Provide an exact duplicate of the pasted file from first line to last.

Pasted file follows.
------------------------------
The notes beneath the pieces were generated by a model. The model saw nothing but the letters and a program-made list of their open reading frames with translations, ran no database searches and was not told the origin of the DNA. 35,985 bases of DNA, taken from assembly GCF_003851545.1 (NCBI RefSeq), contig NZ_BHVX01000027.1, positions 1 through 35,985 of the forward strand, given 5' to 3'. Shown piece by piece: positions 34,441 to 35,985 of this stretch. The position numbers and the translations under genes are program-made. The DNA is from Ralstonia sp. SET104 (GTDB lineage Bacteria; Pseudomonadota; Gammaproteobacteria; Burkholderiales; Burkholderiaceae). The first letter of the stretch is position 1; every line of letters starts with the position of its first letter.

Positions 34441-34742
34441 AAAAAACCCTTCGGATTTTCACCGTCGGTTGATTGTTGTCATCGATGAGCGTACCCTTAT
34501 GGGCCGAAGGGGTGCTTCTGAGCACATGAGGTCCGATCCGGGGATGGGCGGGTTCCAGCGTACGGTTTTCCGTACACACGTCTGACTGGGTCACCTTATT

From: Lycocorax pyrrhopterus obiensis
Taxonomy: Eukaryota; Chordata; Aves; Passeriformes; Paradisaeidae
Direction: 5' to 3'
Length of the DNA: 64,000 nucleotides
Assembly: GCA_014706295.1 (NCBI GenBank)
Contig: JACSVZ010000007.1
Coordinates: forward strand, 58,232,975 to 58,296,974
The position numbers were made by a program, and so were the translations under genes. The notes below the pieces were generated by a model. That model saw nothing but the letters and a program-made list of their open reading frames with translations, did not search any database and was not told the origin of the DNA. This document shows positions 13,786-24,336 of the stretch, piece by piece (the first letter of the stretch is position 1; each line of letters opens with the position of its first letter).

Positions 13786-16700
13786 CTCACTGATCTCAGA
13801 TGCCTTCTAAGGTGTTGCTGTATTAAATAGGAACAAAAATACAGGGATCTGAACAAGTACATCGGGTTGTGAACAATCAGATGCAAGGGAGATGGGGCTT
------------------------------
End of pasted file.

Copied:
The notes beneath the pieces were generated by a model. The model saw nothing but the letters and a program-made list of their open reading frames with translations, ran no database searches and was not told the origin of the DNA. 35,985 bases of DNA, taken from assembly GCF_003851545.1 (NCBI RefSeq), contig NZ_BHVX01000027.1, positions 1 through 35,985 of the forward strand, given 5' to 3'. Shown piece by piece: positions 34,441 to 35,985 of this stretch. The position numbers and the translations under genes are program-made. The DNA is from Ralstonia sp. SET104 (GTDB lineage Bacteria; Pseudomonadota; Gammaproteobacteria; Burkholderiales; Burkholderiaceae). The first letter of the stretch is position 1; every line of letters starts with the position of its first letter.

Positions 34441-34742
34441 AAAAAACCCTTCGGATTTTCACCGTCGGTTGATTGTTGTCATCGATGAGCGTACCCTTAT
34501 GGGCCGAAGGGGTGCTTCTGAGCACATGAGGTCCGATCCGGGGATGGGCGGGTTCCAGCGTACGGTTTTCCGTACACACGTCTGACTGGGTCACCTTATT

From: Lycocorax pyrrhopterus obiensis
Taxonomy: Eukaryota; Chordata; Aves; Passeriformes; Paradisaeidae
Direction: 5' to 3'
Length of the DNA: 64,000 nucleotides
Assembly: GCA_014706295.1 (NCBI GenBank)
Contig: JACSVZ010000007.1
Coordinates: forward strand, 58,232,975 to 58,296,974
The position numbers were made by a program, and so were the translations under genes. The notes below the pieces were generated by a model. That model saw nothing but the letters and a program-made list of their open reading frames with translations, did not search any database and was not told the origin of the DNA. This document shows positions 13,786-24,336 of the stretch, piece by piece (the first letter of the stretch is position 1; each line of letters opens with the position of its first letter).

Positions 13786-16700
13786 CTCACTGATCTCAGA
13801 TGCCTTCTAAGGTGTTGCTGTATTAAATAGGAACAAAAATACAGGGATCTGAACAAGTACATCGGGTTGTGAACAATCAGATGCAAGGGAGATGGGGCTT